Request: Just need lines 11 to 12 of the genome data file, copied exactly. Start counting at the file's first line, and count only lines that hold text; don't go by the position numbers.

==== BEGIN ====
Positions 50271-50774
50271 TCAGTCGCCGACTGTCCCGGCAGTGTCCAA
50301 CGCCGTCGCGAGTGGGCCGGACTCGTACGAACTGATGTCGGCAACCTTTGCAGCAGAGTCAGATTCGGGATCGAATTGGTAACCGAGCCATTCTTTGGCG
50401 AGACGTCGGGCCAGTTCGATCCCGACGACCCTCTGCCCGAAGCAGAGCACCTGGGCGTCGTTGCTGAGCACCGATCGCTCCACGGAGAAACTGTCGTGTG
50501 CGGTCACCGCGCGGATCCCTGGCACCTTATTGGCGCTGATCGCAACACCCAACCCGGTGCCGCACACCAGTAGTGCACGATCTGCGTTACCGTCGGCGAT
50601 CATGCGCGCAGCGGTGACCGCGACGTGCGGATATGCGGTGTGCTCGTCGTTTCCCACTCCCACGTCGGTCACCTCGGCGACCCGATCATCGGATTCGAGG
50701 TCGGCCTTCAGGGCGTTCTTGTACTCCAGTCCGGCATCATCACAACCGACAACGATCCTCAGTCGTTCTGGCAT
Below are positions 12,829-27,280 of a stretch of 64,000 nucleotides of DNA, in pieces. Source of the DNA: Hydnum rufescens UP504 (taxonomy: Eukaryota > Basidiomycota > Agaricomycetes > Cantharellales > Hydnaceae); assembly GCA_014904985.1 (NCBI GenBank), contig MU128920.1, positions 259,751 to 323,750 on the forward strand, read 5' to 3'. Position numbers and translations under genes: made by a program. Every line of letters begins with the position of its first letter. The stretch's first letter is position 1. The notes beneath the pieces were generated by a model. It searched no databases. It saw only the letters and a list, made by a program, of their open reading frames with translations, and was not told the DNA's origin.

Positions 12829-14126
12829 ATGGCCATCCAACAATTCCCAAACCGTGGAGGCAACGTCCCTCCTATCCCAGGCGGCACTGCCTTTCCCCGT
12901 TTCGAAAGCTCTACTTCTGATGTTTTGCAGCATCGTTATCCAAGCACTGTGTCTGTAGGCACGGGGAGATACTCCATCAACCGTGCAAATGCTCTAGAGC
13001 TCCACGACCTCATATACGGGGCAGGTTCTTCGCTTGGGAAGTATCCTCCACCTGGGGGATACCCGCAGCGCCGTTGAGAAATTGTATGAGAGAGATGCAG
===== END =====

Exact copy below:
12901 TTCGAAAGCTCTACTTCTGATGTTTTGCAGCATCGTTATCCAAGCACTGTGTCTGTAGGCACGGGGAGATACTCCATCAACCGTGCAAATGCTCTAGAGC
13001 TCCACGACCTCATATACGGGGCAGGTTCTTCGCTTGGGAAGTATCCTCCACCTGGGGGATACCCGCAGCGCCGTTGAGAAATTGTATGAGAGAGATGCAG